of Cheyenne (Iowa
City: Whale Cloth, 1974); The Dolch Stanzas (San
Francisco: This, 1976), Down and Back (Berkeley,
California: The Figures, 1978); Tribute
to Nervous (Berkeley: Tuumba, 1980); Riddle
Road (Berkeley, California: Tuumba, 1982); Windows (Amherst, Massachusetts: Whale
Cloth, 1985); A Day Off (Oakland: State
One, 1985); Ice Cubes (New York: Roof, 1987); Individuals
(with Lyn Hejinian, Tucson: Chax Press, 1988); Covers (Great Barrington,
Massachusetss: The Figures, 1988); The
Champagne of Concrete (Elmwood, Connecticut: Potes & Poets, 1991); Counter Meditation (Tenerife, Spain: Zasterle, 1991); Balance Sheet (New York: Roof,
1993); Democracy Boulevard (New
York: Roof, 1999); Cloud Eight
(with Alan Bernheimer, Lowestoft, United Kingdon: The Sound & Language,
1999); The Crave (Berkeley,
California: Atelos, 2002); 9:45 (Sausalito,
California: The Post-Apollo Press, 2003); The Messianic Trees: Selected Poems, 1976-2003 (New York: Adventures in Poetry,
2009); Train I Ride (Toronto: BookThug,
2009); Determination (Victoria,
Texas: Cuneiform Press, 2010); Takeaway (with Ted Greenwald,
Portlan: c_L Books, 2013); A Mammal of Style (with Ted Greenwald, New York: Roof
Books, 2013); Catalan Passages (Berkeley,
California: Streets and Roads, 2015); Marine Layer (Buffalo: BlazeVOX, 2015); Leaves
of Class (Victoria, Texas: Chax, 2016)
For online works and more info on Kit Robinson, click here:
For recordings of readings by Kit Robinson, click here:
October 29, 2016
Kit Robinson [USA]
Born in Evanston, Illinois, on May 17, 1949, Kit Robinson attended high school in Cincinnati and graduated from Yale, where he met fellow poets Steve Benson, Alan Bernheimer, and Michael Waltuch, and studied with visiting poets Peter Schjeldahl and Ted Berrigan, as well as philosophers Robert Fogelin and Karsten Harries.
In San Francisco he published the one-shot poetry magazine Streets and Roads (1974). In the late 70s and early 80s he produced "In the American Tree: New Writing by Poets," a weekly radio program of live readings and interviews on KPFA radio in Berkeley with Lyn Hejinian; curated the Tassajara Bakery poetry reading series with Tom Mandel; and performed with San Francisco Poets Theater under the direction of his brother Nick Robinson. He taught for seven years with California Poets in the Schools and was director of the Tenderloin Writers Workshop in San Francisco. In the mid-90s he was literature director at NewLangtonArts.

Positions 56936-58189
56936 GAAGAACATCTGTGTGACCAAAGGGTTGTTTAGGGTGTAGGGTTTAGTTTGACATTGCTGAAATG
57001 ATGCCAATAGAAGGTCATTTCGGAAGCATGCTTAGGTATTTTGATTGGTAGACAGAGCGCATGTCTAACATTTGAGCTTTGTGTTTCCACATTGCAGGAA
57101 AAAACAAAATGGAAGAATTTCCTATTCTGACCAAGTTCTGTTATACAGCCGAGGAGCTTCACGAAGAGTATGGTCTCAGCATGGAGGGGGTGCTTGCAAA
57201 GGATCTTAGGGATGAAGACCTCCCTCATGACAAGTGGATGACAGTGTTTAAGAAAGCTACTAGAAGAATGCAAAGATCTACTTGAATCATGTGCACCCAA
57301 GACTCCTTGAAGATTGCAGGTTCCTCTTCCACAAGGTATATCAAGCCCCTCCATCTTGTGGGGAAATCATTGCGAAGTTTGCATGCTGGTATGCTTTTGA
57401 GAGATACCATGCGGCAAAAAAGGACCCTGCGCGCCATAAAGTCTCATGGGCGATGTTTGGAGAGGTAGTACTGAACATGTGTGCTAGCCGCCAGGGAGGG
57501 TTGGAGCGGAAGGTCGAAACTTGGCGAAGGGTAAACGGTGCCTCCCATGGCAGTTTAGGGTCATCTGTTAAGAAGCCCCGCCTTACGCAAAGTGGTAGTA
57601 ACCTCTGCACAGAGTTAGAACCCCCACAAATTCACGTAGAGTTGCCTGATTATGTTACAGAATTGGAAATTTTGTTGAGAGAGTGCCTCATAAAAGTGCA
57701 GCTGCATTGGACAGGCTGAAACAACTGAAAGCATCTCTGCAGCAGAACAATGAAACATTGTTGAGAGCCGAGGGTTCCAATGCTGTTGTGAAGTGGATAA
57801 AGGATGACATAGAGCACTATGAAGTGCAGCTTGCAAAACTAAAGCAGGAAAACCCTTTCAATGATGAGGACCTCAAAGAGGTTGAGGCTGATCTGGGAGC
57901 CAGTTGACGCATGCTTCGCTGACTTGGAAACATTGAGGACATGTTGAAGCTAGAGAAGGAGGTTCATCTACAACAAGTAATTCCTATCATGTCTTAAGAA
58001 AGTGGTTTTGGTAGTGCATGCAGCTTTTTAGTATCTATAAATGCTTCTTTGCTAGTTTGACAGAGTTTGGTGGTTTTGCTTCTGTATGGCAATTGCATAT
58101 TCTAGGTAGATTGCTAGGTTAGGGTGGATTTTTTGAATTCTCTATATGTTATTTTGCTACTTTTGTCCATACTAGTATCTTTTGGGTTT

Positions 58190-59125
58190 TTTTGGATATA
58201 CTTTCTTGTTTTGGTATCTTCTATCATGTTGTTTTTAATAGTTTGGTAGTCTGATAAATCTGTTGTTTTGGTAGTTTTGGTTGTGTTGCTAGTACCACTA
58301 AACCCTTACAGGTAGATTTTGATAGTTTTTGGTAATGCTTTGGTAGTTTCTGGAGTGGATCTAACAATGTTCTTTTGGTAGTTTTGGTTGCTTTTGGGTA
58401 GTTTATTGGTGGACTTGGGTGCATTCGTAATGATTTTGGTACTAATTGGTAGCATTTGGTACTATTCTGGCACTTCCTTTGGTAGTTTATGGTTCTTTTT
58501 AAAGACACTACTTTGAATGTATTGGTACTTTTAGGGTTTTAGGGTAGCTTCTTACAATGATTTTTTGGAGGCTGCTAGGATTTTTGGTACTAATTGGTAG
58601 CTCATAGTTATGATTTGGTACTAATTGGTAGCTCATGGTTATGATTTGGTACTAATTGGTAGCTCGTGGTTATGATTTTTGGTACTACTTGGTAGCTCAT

In the 70s, Robinson worked as a cab driver, teacher’s aide, postal clerk, and legal reporter, as well as doing film delivery and repair for filmmaker D.A. Pennebaker and proofreading for publisher Maurice Girodias. Since the 80s, he has made his living as a marketing person for tech companies. A sometime musician, he plays the Cuban tres guitar in the charanga sextet Calle Ocho and lives with his wife Ahni in Berkeley, California.
Robinson has written extensively on the work of his contemporaries including Ted Greenwald, Lyn Hejinian, Anne Tardos, Bob Perelman, Carla Harryman, Rae Armantrout, Barrett Watten, Larry Eigner, Clark Coolidge, Michael Gizzi, John Yau, Anselm Hollo, Tom Raworth, and Bob Cobbing. He is a co-author of The Grand Piano: An Experiment in Collective Autobiography, San Francisco, 1975-1980 (Detroit: Mode A, 2006-2010).
Robinson’s play Collateral was produced at Poets Theater in 1982 and appears in The Kenning Anthology of Poets Theater (Chicago: Kenning Editions, 2010). His play Creative Floors was performed by members of the audience at Intersection in San Francisco in 1987. His translation from the Russian of Ilya Kutik’s Ode on Visiting the Belosaraisk Spit on the Sea of Azov was published by Alef Books in 1995. Performances with musicians have included the Glenn Spearman Trio (1996) and Drew Gardner’s Poetics Orchestra (2015).
Awards and honors include the National Endowment for the Arts creative writing fellowship (1979); the California Arts Council artist in community fellowship (1982); a U.S. State Department (USIA) sponsored tour of Stockholm, Helsinki and Leningrad (1990); and the Fund for Poetry prize (1995). Robinson’s poetry has been translated into Italian, French, Swedish, Finnish, and Russian.
In a statement on Elective Affinities, a cooperative anthology of contemporary U.S. poetry, Robinson wrote, “Poetry is the heart of language. It’s what’s left after everything else has been taken away. All the instrumental uses of language are completely necessary. We use language to invite people over, order food, build cities, etc. Take all of it away and you are left with poetry. Poetry is language on a holiday. Free to go where it will. But it is not jobless. The job of poetry is to continue, despite everything that is pitted against it.”
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